Megan Squire, Elon University – Password Security

Your password might not be as secure as you think.

Megan Squire, professor of computing sciences at Elon University, delves into how to make the strongest password to keep your information safe.

Dr. Squire joined Elon’s faculty in 2003 after completing her Ph.D. in Computer Science at Nova Southeastern University. She has also worked at several technology startups in Research Triangle Park, NC and in south Florida. At Elon, Dr. Squire teaches courses in database systems, data mining, data science, and cybersecurity. Her research centers around the collection, curation, and federation of large amounts of data about how free, libre, and open source software (FLOSS) projects are developed.

Password Security

AM-favicon-pink

Why do web sites make us add all kinds of numbers and punctuation into our passwords? Does that really help make them harder to guess?

When a hacker gets a list of stolen credentials, our easiest targets are the folks who used dictionary words (like ‘dragon’ or ‘password’) or really common passwords (like ‘abc123’ and ‘qwerty’). But for weird passwords that we’ve never seen before, we’ll have to conduct what’s called a brute-force attack. This means writing software to try every possible combination until we find a match. A well-chosen password will make the brute force attack take as long as possible.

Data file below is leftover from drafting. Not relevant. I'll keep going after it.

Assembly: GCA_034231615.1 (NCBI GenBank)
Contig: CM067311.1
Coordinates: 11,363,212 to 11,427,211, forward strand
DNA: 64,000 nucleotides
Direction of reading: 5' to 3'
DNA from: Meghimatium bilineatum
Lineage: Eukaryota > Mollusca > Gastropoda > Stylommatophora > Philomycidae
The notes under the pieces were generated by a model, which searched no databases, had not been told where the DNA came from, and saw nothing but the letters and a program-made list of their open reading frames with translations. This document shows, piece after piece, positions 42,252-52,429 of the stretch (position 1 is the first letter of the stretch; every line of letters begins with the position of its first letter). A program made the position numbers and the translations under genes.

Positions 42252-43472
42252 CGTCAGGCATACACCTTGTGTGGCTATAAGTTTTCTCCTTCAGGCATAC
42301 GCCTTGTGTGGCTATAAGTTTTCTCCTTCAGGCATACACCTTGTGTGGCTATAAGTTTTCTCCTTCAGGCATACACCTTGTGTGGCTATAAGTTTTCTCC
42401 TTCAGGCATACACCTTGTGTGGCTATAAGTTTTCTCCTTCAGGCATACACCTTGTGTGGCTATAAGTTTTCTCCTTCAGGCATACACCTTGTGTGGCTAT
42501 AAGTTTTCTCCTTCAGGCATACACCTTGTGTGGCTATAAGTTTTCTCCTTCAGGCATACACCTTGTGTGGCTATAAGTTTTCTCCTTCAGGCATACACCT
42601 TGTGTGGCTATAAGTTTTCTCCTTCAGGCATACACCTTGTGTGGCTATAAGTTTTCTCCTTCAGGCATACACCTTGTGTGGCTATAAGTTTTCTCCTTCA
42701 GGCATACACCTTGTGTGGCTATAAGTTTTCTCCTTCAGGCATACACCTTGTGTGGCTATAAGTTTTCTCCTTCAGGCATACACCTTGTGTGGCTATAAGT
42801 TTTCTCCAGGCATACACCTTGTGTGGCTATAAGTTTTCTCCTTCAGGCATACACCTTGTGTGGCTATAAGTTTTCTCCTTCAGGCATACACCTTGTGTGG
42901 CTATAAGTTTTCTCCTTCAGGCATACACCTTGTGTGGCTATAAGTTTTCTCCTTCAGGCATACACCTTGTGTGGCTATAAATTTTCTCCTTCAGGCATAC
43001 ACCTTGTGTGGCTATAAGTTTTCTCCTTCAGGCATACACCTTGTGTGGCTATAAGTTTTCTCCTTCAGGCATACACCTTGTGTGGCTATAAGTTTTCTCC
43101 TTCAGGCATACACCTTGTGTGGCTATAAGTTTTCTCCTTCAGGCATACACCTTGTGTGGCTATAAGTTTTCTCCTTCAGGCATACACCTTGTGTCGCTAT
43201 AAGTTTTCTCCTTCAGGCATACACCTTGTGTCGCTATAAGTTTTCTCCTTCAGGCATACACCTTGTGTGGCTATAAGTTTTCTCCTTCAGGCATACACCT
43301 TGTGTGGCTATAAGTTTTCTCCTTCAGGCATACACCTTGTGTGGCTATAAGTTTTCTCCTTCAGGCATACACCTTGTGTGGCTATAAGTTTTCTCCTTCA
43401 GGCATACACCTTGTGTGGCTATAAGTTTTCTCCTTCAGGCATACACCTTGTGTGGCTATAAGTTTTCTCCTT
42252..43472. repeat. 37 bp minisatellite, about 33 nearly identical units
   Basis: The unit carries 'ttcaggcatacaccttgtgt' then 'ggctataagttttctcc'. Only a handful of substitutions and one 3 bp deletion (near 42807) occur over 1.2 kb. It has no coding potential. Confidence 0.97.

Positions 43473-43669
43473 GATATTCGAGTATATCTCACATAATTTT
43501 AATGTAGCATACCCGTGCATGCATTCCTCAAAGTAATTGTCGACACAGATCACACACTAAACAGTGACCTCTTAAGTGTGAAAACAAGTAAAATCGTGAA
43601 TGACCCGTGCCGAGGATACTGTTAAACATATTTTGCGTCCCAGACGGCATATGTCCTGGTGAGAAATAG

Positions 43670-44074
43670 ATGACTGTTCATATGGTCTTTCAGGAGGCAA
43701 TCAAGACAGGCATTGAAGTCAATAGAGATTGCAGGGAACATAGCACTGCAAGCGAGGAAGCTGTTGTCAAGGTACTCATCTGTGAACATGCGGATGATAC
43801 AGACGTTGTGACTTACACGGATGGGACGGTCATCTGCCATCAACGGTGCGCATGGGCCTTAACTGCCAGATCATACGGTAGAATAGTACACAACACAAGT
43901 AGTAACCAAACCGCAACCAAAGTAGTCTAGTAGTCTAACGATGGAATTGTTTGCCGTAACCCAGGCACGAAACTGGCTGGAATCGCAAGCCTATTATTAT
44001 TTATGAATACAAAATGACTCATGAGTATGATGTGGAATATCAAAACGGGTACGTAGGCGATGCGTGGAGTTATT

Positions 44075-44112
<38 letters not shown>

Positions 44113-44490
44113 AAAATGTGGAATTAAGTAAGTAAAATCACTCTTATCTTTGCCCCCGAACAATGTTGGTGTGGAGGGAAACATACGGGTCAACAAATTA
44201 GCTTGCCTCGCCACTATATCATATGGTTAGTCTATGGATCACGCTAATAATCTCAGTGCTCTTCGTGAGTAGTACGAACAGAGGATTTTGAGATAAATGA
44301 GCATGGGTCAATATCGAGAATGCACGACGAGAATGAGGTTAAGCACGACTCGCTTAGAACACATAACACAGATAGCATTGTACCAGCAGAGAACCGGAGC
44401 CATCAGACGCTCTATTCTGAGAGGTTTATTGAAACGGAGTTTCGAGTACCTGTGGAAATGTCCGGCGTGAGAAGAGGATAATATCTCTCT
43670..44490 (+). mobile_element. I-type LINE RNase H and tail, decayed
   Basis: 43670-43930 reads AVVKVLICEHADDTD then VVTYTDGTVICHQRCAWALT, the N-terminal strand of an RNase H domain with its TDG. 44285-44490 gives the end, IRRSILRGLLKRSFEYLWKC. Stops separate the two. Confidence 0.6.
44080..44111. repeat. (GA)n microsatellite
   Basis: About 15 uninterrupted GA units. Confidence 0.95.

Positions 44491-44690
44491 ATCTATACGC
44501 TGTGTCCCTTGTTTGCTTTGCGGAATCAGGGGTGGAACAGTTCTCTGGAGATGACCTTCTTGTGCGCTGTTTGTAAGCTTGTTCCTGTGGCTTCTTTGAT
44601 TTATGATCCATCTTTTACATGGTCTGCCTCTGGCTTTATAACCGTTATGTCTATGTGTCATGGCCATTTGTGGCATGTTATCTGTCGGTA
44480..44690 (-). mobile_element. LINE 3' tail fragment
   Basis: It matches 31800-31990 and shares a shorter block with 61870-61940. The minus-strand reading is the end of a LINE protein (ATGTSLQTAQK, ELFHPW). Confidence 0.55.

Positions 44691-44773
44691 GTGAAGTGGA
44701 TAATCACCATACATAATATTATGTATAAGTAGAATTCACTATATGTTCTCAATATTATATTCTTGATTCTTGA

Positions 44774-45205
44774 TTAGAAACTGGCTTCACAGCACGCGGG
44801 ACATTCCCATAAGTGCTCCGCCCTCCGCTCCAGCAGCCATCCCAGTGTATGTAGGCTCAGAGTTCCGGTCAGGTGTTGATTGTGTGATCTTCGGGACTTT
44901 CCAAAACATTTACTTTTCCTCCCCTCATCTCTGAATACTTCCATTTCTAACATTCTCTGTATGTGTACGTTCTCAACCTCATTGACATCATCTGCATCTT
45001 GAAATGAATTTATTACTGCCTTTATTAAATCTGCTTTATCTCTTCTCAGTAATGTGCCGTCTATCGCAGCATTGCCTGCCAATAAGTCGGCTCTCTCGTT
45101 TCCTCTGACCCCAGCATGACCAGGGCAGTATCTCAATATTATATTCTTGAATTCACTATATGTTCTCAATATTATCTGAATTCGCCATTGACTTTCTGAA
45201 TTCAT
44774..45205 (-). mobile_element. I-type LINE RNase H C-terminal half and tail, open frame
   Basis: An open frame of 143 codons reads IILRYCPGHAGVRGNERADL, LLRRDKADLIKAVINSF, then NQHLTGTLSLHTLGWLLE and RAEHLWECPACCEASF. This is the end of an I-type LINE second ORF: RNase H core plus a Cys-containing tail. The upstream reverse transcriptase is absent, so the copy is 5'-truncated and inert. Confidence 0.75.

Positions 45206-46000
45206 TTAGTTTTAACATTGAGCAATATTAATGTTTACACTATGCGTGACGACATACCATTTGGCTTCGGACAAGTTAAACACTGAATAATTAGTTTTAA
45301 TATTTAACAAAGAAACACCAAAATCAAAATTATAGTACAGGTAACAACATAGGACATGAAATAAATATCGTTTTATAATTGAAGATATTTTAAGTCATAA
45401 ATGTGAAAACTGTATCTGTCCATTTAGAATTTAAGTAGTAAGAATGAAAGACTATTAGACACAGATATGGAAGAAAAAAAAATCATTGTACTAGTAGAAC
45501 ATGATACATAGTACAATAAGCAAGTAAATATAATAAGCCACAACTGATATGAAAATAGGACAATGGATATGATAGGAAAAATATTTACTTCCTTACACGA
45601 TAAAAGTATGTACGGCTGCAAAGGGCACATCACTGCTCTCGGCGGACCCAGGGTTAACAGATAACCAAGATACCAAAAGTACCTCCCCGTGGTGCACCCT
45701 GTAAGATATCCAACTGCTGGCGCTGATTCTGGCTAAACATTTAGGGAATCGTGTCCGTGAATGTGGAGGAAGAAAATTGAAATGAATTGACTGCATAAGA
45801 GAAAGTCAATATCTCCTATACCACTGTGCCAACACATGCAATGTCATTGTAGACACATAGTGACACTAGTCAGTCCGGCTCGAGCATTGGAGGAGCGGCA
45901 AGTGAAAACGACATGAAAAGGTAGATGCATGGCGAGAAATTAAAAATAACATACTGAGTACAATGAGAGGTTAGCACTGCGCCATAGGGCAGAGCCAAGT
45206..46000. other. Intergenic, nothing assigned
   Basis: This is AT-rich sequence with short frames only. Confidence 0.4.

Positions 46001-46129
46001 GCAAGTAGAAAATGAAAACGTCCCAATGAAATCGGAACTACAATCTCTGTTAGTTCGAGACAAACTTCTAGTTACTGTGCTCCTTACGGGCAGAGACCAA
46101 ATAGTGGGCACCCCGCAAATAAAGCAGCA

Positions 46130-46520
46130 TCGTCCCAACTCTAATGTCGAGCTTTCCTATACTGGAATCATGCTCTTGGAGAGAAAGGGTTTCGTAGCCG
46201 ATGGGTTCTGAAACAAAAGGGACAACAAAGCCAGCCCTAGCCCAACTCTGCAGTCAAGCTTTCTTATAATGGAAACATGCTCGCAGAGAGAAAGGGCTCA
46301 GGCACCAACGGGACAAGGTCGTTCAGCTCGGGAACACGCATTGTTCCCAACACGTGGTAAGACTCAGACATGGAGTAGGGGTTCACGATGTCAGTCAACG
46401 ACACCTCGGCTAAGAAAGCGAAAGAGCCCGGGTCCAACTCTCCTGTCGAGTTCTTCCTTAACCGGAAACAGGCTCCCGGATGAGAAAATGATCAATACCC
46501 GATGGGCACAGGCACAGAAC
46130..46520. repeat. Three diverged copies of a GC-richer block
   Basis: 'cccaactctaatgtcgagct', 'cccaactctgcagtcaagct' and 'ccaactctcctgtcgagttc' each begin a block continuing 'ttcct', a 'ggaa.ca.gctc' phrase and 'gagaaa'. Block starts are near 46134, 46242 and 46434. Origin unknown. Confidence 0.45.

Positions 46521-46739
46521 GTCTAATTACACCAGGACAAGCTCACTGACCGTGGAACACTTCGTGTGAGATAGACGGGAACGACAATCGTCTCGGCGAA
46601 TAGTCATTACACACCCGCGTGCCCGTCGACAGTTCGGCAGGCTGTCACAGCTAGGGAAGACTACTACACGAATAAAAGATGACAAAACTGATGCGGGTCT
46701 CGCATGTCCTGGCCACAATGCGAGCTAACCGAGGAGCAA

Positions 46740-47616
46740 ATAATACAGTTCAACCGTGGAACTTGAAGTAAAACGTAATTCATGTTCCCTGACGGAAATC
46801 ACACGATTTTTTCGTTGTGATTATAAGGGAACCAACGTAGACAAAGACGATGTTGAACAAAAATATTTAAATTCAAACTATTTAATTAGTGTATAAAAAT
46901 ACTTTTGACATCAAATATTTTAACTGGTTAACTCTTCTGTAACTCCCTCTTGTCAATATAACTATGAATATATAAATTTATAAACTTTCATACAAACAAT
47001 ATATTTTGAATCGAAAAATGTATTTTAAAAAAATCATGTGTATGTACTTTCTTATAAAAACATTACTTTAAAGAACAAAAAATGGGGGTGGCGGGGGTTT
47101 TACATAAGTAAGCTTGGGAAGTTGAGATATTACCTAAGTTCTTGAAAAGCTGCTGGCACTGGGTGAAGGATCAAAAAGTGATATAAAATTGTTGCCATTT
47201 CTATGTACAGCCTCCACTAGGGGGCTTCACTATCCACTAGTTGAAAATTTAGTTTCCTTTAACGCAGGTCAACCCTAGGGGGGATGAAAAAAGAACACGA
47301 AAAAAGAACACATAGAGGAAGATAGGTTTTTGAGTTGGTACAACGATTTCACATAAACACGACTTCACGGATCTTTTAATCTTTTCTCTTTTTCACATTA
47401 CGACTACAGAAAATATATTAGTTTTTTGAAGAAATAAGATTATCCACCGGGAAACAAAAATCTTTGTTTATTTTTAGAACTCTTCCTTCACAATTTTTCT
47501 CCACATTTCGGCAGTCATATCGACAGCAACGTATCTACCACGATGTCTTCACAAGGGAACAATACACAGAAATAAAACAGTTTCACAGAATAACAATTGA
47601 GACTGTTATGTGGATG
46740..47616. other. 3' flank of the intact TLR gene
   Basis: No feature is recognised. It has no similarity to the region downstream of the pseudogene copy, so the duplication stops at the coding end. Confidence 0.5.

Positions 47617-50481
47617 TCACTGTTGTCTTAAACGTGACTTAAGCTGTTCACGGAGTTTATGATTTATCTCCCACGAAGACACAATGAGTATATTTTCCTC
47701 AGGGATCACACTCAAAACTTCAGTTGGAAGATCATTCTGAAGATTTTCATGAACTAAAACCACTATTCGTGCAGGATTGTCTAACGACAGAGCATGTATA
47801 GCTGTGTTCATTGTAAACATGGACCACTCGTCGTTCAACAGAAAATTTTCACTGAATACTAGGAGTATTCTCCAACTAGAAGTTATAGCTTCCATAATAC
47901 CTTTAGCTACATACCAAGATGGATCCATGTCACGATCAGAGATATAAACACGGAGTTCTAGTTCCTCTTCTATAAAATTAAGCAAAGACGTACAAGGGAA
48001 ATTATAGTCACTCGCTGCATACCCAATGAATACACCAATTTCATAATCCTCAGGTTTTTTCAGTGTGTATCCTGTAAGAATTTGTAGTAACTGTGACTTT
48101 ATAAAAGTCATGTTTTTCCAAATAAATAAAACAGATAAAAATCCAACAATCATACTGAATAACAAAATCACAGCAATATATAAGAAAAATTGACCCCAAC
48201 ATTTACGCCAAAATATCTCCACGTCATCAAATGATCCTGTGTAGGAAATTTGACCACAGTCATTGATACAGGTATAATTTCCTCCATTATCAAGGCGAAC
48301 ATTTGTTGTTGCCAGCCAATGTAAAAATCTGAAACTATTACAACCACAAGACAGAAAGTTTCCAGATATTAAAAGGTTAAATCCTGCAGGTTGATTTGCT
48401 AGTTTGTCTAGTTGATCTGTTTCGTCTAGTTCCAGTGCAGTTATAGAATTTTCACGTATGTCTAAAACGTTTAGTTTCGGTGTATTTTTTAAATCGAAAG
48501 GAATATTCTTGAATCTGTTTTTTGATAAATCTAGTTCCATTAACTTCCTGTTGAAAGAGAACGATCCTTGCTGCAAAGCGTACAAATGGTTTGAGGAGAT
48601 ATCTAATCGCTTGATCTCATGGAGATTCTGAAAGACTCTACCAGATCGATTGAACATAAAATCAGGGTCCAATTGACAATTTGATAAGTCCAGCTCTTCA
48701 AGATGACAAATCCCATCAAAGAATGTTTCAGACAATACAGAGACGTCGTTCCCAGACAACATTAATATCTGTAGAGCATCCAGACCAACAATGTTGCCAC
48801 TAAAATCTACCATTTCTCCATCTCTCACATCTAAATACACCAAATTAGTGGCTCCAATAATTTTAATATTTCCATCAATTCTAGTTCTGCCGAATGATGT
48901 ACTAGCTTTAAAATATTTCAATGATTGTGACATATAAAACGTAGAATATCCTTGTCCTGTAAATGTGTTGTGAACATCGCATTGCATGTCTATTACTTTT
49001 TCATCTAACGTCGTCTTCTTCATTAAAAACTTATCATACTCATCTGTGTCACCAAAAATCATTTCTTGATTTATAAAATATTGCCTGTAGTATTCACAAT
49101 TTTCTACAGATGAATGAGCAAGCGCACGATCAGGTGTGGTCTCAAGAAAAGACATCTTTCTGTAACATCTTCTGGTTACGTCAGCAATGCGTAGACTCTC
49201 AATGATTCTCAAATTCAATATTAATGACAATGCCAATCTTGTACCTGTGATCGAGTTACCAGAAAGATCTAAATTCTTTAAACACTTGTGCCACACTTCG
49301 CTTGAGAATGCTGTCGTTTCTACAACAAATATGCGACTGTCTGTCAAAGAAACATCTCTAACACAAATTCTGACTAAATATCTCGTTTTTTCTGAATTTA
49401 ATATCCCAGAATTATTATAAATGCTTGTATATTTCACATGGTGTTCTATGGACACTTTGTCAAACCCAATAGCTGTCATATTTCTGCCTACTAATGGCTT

So which passwords take the longest to crack? The answer might surprise you.

Turns out, the longer the password, the more difficult it will be to crack, even if the password is only made of lowercase letters. Here’s why:

Consider a 6 character password made up of any of the 95 letters, numbers, or symbols on a keyboard. Guessing that short password means our software has to try 735 billion different combinations, or 6 to the 95th. That sounds like a lot, but a 10-character password made up of only lowercase letters gives 10 to the 26th, or 141 trillion, possibilities. So, the longer the password, the more time the brute force attack will take, even if the diversity of characters is relatively low.

This is why security experts now recommend choosing as long a password as possible, and worrying about character complexity second. While you’re at it, you should use a different password for every site or application, and get some password management software to keep track of all this. And above all, never use ‘password’ or ‘123456’ as your password!

Share

Leave a Reply

Your email address will not be published. Required fields are marked *